California Federal Court Rejects New Prevailing Wage Rules

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On December 1, 2020, a California federal district court (the United States District Court for the Northern District of California) has rejected the new prevailing wage rules promoted by two United States agencies, the Department of Labor and the Department of Homeland Security. Both were fast-tracked in the early part of October 2020. The rules suppressed the hiring of mainly H-1B workers by raising wages and changing eligibility requirements. The federal court ruling sets aside the changes for now, but the U.S. government is expected to appeal.

The Department of Labor rule took effect quickly on October 8 as soon as the decision by the government agency was made. However, the Department of Homeland Security enforcement of rule changes was delayed 60 days and was expected to become effective on December 7.

What the New Prevailing Wage Rules Did

The new prevailing wage rules restricted previous qualifications and wage structures. Specifically,

  • The rule changes issued by the Department of Labor changed the prevailing wage structure for H-1B, E-3 and H-1B1 and that of the PERM labor certification which is required for most EB-2 and EB-3 immigrant petitions. This would have increased the minimum prevailing wage significantly for professional workers and other types of alien workers.
  • The rule changes issued by the Department of Homeland Security affected H-1B applicants. It changed the eligibility standards for jobs that fall within this category. It also put new restrictions into play for H-1B workers at third-party sites. Evidentiary policies were reinstated after having been relaxed in the past.

Why the Federal Court Rejected the New Prevailing Wage Rules

The court’s action was in response to a lawsuit filed by the National Association of Manufacturers, the Chamber of Commerce and several academic institutions. The lawsuits stated that the Department of Labor and Homeland Security did not follow proper federal procedures. These procedures usually allow for notice in advance of the bill, which gives the public ample time for discussion and feedback.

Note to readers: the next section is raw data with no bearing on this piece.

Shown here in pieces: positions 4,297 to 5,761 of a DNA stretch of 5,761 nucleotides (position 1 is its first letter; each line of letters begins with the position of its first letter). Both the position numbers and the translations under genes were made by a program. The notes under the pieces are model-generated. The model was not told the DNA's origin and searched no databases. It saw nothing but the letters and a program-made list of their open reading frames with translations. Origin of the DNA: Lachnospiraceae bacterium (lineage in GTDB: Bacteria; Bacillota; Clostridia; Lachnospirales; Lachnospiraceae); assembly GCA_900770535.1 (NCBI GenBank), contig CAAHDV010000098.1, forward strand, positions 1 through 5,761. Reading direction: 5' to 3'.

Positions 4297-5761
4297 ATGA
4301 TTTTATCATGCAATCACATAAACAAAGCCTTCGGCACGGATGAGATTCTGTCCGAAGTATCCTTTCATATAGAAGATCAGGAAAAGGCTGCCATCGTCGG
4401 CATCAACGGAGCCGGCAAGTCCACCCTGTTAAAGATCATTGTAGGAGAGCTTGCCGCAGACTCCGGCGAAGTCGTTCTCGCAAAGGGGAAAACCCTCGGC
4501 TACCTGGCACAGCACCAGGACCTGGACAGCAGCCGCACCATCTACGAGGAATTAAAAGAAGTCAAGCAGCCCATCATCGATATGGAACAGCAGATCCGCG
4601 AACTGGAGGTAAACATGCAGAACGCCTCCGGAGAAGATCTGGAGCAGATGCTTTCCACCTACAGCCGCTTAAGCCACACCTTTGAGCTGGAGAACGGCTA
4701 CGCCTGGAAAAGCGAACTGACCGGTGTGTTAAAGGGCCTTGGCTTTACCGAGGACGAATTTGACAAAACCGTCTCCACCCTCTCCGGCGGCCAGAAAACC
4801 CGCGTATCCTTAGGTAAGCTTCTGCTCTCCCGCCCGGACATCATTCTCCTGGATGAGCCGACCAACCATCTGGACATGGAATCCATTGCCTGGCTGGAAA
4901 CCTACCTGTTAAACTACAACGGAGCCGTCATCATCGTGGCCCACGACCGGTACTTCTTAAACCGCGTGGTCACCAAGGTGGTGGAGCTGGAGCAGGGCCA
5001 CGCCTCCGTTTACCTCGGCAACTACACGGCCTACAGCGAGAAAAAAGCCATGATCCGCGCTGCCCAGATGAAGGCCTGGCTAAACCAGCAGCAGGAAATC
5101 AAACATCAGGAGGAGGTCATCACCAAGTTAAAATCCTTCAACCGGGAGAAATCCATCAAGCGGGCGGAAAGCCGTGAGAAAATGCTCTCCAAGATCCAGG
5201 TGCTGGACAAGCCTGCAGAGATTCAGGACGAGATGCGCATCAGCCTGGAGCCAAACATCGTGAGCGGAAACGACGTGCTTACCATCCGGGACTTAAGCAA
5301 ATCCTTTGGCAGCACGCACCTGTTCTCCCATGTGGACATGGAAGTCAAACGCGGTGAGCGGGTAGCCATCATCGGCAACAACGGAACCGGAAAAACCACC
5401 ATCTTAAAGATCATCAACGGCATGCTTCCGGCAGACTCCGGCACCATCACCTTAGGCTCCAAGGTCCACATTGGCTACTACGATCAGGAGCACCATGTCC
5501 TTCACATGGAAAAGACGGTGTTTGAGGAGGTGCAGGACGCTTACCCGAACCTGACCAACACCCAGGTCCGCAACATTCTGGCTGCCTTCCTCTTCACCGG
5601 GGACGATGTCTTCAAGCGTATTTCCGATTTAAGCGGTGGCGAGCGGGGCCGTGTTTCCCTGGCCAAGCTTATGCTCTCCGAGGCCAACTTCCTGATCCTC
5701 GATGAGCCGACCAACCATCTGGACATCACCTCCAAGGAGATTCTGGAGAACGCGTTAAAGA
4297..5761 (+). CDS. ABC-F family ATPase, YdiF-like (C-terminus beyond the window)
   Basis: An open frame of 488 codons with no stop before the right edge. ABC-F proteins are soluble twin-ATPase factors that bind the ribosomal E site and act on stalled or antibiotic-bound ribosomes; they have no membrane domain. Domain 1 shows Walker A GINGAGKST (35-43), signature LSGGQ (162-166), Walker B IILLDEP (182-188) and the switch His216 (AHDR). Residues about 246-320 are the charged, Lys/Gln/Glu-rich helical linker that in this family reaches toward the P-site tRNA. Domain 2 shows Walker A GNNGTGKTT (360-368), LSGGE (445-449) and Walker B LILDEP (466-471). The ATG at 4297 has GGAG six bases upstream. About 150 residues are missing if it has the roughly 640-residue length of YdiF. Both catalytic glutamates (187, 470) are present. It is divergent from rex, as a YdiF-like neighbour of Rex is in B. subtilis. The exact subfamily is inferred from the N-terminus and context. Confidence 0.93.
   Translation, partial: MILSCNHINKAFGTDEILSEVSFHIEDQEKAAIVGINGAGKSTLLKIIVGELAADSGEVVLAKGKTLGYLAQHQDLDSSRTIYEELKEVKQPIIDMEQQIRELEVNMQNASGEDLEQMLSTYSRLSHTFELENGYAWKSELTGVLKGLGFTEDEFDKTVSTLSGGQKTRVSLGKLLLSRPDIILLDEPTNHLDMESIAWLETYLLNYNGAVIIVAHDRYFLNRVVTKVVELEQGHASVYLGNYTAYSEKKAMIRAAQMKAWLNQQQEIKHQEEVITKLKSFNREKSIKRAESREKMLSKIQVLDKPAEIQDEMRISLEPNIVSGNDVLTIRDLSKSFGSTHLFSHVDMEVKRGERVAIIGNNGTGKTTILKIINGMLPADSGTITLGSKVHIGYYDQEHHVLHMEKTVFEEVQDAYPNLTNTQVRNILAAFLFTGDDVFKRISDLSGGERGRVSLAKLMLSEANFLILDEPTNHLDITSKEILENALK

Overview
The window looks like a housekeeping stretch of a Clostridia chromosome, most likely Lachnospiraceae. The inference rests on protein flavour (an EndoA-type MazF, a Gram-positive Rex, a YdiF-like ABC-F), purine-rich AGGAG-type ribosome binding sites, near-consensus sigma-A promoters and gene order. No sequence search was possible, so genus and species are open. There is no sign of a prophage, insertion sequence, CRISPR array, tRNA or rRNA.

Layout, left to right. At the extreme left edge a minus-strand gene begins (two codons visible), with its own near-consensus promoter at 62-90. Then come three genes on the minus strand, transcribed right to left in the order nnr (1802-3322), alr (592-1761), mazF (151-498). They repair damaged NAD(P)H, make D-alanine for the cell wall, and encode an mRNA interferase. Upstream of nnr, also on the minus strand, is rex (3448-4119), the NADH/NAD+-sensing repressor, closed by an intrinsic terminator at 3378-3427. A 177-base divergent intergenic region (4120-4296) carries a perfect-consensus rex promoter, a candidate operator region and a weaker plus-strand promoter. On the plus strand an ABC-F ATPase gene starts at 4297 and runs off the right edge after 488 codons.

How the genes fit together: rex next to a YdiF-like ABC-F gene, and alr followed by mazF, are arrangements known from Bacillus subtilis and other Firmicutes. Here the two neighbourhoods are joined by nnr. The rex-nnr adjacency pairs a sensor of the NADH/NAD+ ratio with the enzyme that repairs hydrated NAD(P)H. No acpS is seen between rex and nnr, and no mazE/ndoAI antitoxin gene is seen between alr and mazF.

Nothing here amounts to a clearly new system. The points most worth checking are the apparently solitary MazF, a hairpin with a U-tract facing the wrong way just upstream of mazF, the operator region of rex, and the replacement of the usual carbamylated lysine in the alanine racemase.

In addition, the lawsuits said that the new rules were capricious and arbitrary and relied on inaccurate facts and poor logic in designing the changes. All the plaintiffs in the various lawsuits are asking the court to stop the enforcement of the rules.

Work Visas

The H-1B is one type of work visas that allows foreign workers to go to the United States and work for an American company. The field the worker is qualified to work in must require specialized knowledge for which no American worker can be found. Employers who hire an H-1B visa worker must comply with the prevailing wage issued by the Department of Labor.

Employment-Based Immigrant Visas

There are several categories of employment-based immigrant visas such as:

  • EB-1: Such applicants are considered to be extraordinary in their fields such as celebrities, scientists and inventors.
  • EB-2: Employers often use this category to file immigrant petitions for alien workers. Minimum requirements for the alien worker are a master’s degree or a bachelor’s with five years of experience.
  • EB-3: This category has fewer requirements and is commonly used. It requires the alien workers to have a bachelor’s degree or experience in the field for two years.

Most EB-2 and EB-3 immigrant petitions must obtain prevailing wage determination from the Department o f Labor at the early beginning of their green card applications.

How Did the Government Justify the Prevailing Wage Rule Changes?

The government agencies said that the prevailing wage rule changes were necessary due to the economic issues caused by Covid-19 and the need to give support to American workers.

Where Does It Go From Here?

The government appeal of this federal court decision could limit its movement forward. There is no guarantee that the rules will not be reissued either. Good news is that the Department of Labor is working on pushing out a public notice as a result of the decision out of the United States District Court for the Northern District of California. We at DYgreencard will keep monitoring this situation and provide our readers with updates as they appear.

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